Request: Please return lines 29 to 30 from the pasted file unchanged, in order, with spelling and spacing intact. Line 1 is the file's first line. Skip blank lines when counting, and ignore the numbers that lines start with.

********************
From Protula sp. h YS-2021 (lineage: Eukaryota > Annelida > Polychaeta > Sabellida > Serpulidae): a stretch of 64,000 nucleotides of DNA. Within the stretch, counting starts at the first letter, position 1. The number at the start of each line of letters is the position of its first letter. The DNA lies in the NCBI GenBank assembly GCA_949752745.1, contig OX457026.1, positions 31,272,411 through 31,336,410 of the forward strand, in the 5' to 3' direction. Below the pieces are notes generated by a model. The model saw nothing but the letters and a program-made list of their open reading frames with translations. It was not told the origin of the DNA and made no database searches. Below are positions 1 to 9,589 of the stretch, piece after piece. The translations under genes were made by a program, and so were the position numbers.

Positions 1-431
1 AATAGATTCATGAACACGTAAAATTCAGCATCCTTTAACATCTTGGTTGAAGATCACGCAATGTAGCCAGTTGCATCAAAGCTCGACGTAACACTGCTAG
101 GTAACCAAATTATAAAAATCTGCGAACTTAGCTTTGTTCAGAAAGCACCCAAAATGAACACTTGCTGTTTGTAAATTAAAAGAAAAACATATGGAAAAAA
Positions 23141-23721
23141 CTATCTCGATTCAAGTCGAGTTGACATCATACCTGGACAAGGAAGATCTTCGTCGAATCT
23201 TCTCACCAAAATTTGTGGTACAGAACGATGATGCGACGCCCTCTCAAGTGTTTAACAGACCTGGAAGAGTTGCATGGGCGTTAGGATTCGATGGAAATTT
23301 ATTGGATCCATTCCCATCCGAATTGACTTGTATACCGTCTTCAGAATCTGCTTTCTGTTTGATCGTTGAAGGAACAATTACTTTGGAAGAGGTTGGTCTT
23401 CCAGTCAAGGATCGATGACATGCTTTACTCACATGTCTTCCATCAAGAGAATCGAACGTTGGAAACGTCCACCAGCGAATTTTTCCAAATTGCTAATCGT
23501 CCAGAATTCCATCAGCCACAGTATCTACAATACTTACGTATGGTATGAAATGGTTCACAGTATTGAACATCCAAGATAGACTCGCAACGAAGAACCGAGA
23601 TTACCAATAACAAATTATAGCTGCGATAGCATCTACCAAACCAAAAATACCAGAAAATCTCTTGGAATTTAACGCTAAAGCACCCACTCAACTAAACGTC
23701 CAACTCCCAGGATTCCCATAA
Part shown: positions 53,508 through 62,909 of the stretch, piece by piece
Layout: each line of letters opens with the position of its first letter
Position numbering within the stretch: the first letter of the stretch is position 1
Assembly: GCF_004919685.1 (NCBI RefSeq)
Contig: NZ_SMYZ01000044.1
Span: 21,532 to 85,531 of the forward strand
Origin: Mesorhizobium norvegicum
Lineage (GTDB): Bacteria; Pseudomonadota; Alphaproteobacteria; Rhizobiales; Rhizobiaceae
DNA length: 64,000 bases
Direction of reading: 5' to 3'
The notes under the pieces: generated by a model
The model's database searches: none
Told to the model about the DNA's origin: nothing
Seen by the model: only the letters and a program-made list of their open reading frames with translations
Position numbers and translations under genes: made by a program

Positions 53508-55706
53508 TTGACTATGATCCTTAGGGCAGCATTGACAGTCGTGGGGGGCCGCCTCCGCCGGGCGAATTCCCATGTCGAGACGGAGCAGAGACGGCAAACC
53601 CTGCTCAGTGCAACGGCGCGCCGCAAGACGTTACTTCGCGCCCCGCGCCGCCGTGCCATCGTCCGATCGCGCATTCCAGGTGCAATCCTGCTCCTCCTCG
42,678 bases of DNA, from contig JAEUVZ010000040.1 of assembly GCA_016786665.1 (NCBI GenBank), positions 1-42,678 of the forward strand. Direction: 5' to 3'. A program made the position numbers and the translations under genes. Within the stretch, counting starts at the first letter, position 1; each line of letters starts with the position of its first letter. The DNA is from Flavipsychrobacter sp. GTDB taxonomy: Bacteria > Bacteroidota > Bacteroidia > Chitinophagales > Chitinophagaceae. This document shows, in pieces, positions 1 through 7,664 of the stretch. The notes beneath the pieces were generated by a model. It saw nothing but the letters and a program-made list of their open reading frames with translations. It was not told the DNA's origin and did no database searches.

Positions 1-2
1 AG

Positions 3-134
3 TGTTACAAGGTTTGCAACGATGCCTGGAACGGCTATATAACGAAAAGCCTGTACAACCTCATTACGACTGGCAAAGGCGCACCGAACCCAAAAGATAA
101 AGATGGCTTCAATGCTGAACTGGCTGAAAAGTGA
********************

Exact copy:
53508 TTGACTATGATCCTTAGGGCAGCATTGACAGTCGTGGGGGGCCGCCTCCGCCGGGCGAATTCCCATGTCGAGACGGAGCAGAGACGGCAAACC
53601 CTGCTCAGTGCAACGGCGCGCCGCAAGACGTTACTTCGCGCCCCGCGCCGCCGTGCCATCGTCCGATCGCGCATTCCAGGTGCAATCCTGCTCCTCCTCG